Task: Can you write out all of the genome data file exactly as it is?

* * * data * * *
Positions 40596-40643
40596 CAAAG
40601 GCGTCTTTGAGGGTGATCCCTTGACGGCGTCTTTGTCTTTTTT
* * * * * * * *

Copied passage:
Positions 40596-40643
40596 CAAAG
40601 GCGTCTTTGAGGGTGATCCCTTGACGGCGTCTTTGTCTTTTTT